I really like the information you provide, but what I really need to know is when my computer is acting weird, does that mean I have been hacked?
In "Ask Jack: Part One: What Are Signs My Computer Is Hacked?" we discussed some red flags that may mean you have been hacked - specifically, "clandestine programs" in your directory and indiscriminate pop-ups.
Another red flag is your camera. If you see that that your camera indicator light pops on and off randomly, you may not be dreaming. You may be the victim of a hack.
Cameras capture images. When the camera is on, your microphone may be on as well. Both can capture moments we wish to keep private. Exposing private information is currency for many criminal organizations, including those who use sextortion.
Sextortion occurs when a criminal is able to access private information, like images, recordings or both and then uses them as a threat to expose the images unless money is exchanged or even more private information is produced. If you don't do what the cybercriminals demand, the criminals will threaten to release the information to your family or your employer. https://right.ly/our-views-and-opinions/blackmail-and-sextortion/
One way sextortion is committed is through accessing a target's camera via malware. So, if you see that green light for your camera pop on - on its own - you have a problem because that should never happen. Someone else may be running that camera via malware downloaded.
The final takeaway is that there is an easy fix for preventing your camera from taking your image when you are not paying attention. Simply cover up your camera lens with a piece of paper, like a small sticky note, or just close your computer. In the meantime, if you see your camera pop on when you least expect it, take your computer or your smart device to an expert for a good malware scan.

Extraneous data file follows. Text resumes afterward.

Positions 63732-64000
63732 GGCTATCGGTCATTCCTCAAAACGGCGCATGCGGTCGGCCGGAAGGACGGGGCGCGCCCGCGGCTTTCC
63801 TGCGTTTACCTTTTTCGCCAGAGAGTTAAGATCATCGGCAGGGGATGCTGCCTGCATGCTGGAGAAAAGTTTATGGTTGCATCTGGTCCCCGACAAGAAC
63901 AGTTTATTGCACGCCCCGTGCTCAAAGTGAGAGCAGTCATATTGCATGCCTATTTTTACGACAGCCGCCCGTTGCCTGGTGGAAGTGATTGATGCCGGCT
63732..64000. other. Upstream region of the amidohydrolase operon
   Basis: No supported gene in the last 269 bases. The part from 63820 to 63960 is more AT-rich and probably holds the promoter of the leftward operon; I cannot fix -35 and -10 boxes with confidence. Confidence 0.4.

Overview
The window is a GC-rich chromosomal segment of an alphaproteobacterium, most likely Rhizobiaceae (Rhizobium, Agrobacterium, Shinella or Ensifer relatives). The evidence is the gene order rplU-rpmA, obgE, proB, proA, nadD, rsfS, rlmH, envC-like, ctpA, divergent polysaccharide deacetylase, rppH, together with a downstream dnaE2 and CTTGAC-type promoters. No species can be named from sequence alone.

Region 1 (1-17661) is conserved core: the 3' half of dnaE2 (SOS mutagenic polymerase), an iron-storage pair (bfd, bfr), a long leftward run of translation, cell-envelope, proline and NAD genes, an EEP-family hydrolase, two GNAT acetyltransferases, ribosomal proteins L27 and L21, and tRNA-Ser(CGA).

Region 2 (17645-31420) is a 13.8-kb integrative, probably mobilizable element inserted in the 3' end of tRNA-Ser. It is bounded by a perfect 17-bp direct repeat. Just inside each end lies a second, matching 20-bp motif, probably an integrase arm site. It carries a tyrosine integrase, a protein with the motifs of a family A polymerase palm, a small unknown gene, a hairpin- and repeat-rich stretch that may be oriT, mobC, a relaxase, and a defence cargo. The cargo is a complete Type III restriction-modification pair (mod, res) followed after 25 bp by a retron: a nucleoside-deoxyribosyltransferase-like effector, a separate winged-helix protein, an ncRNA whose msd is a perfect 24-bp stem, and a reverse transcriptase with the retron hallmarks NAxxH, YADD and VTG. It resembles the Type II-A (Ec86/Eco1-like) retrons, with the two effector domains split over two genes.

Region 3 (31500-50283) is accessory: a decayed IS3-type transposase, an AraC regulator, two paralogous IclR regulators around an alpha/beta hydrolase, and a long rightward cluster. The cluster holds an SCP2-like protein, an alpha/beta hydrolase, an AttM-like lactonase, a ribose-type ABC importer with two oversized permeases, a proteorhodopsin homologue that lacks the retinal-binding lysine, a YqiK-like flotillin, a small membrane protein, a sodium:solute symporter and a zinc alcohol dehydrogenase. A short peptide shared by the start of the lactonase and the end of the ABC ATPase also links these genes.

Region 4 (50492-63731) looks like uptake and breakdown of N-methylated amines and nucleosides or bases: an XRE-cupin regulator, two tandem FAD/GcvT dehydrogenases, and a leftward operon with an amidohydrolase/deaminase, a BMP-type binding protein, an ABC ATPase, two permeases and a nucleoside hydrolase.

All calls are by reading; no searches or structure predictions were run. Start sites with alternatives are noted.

In Part Three, we discuss more signs you may have been hacked.
Jack McCalmon, Leslie Zieren, and Emily Brodzinski are attorneys with more than 50 years combined experience assisting employers in lowering their risk, including answering questions, like the one above, through the McCalmon Group's Best Practices Help Line. The Best Practice Help Line is a service of The McCalmon Group, Inc. Your organization may have access to The Best Practice Help Line or a similar service from another provider at no cost to you or at a discount. For questions about The Best Practice Help Line or what similar services are available to you via this Platform, call 888.712.7667.
If you have a question that you would like Jack McCalmon, Leslie Zieren, or Emily Brodzinski to consider for this column, please submit it to firstname.lastname@example.org. Please note that The McCalmon Group cannot guarantee that your question will be answered. Answers are based on generally accepted risk management best practices. They are not, and should not be considered, legal advice. If you need an answer immediately or desire legal advice, please call your local legal counsel.